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A Journey to the Past for the Future

Have you ever taken a trip down memory lane that dredged up all the wonders of your childhood and the things you may have taken for granted? CPDI invites you to join Felema Yemaneberhan, an architectural designer and interdisciplinary artist, on her introspective journey that highlights the not so known nuances of our current realities.
Her essay, titled We Wouldn't Be Here if They Just Told Us the Truth About Great Zimbabwe, calls out some of the shallow responses towards the recent Black Lives Matter movement, points to the instability of our colonial education's ivory tower, and urgently calls us to wake up and dismantle its building blocks and foundations. Her writing paints a picture of self-realisation wrapped in nostalgia and sentimentality. It evokes a mix of emotions in us the readers, ranging from elation to outright incredulity and keeps us glued to our screens.
As we scroll through text and images until there is none left, we get to the conclusion that we must all co…
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Would you send your kids to a "conventional concrete" school building or a sustainable Afrocentric one?

Education is a major part of our lives, from the time we're born to the time we die. Young children spend most of the hours in a day within the confines of school buildings. Conventional government-owned school buildings (at least in Nigeria) can easily be identified by the way they look - usually a rectangular block of classes with red brick walls or yellow painted concrete walls and green coloured doors, windows or roofs. If you've never seen one, two examples are shown below.

But have we ever stopped to ask ourselves, or even ask the children that spend most of their time in there, what experiences these buildings shape? Are children excited when they wake up in the morning, knowing that they would need to walk, cycle, take the bus or be dropped off by their parents at a rectangular plain building for the rest of the day? Or do they dread it and beg their parents to stay home instead?
Well, if the latter feeling is the more predominant one, architecture has the potential t…

One of the interesting facts about Igbo Architecture

Fusing Benin Culture into Playing Cards: An Afrocentric Expression

Expression is the act, process of making your thoughts, feelings, etc., known by speech, writing, or some other method or instance of representing in a medium. What makes such expression Afrocentric is when it emphasizes or promotes African culture and the contributions of Africans to the development of Western civilization or when it is basically centered on or derived from Africa or Africans... Such is the Benin themed playing cards designed by Osaze Amadasun.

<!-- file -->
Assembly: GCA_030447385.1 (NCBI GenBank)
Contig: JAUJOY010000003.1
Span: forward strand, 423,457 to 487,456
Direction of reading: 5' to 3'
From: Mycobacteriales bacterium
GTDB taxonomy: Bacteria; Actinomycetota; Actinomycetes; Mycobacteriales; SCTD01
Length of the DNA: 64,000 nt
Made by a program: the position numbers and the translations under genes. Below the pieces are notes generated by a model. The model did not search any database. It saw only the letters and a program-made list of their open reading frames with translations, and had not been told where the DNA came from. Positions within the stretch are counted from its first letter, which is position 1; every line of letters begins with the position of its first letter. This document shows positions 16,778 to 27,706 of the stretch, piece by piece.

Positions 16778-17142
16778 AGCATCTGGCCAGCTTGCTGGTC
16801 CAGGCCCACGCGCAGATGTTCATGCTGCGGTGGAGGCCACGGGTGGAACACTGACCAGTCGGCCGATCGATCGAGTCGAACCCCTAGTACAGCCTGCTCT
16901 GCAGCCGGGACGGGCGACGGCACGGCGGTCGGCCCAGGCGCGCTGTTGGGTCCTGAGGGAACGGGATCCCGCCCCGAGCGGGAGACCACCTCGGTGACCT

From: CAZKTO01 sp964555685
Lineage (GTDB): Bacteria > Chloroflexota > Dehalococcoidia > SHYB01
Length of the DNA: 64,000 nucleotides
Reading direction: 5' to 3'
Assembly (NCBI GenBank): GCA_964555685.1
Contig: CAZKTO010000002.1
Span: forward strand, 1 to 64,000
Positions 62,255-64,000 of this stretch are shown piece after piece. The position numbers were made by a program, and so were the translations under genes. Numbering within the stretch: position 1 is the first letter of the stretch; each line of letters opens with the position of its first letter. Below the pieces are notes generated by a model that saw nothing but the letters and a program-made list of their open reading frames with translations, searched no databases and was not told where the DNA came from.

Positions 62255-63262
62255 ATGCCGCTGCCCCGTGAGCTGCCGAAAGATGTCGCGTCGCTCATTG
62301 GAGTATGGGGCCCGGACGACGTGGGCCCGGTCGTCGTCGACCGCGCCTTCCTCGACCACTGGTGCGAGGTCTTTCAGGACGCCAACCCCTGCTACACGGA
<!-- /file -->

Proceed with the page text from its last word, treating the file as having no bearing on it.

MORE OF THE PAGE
Osaze Amadasun created these unique deck of playing cards that is themed around the ancient Benin Kingdom. Inspired by culture, the Bini Playing cards pays homage to the ancient kingdom of Benin & its classical works of art dating back to the 15th century.
"I'm creating the artwork for myself, and also for the people that are to come," - Mr Amadasun. Osaze Amadasun is an illustrator and designer. His works offer a comical and satirical look at society, often political or historical. He studied architecture at…

Elements of Traditional Hausa Architecture

Hausa architecture, as dictated by culture, is traditionally designed to be inward-looking in order to maximize privacy. Residential architecture is characterized by high walls with openings few and small, large courtyards, and entrance porches meant to welcome but keep out strange male visitors from the inner private quarters. These features usually have the double function of ensuring privacy, which is an important consideration in Hausa architecture. They also aid temperature regulation which is vital in the hot and arid regions of the West African Sahel where the Hausas are predominantly located.

The layout of a traditional  Hausa residence rarely takes a defined shape. This flexibility allows for expansion as needed as most households tend to be polygamous. However, there are certain features that are consistent in any layout no matter how big or small. These include “zaure” or "soro" and courtyard.
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While flat roofs are considered typical of Hausa architecture, dom…

ARCHITECTURE AND EVERYDAY LIFE IN CHAD AFRICA

The rate of urbanization in Chad is low, with most of the people still living as cultivators and pastoralists in dispersed hamlets, cattle camps, villages, and oases. Old capitals of the sultanates and kingdoms (for example, Njimi, capital of the Kanem kingdom, Wara of the Ouaddaïsultanate, and Niere of the Tama sultanate) have dwindled in size and few historical structures remain except for some palaces and mosques. There is a significant variety of building styles, use of space, mobility patterns, and material culture across the ethnic groups and climatic conditions. In the countryside, the traditional house- and hut-building styles are maintained, although the construction of corrugated iron and concrete buildings has rapidly expanded. In the sparsely populated north, with its vast expenses of desert plains, distances are great between pasture areas and human settlements. Several nomadic groups live in tents and shelter structures. The sedentary cultivators in the south live in vi…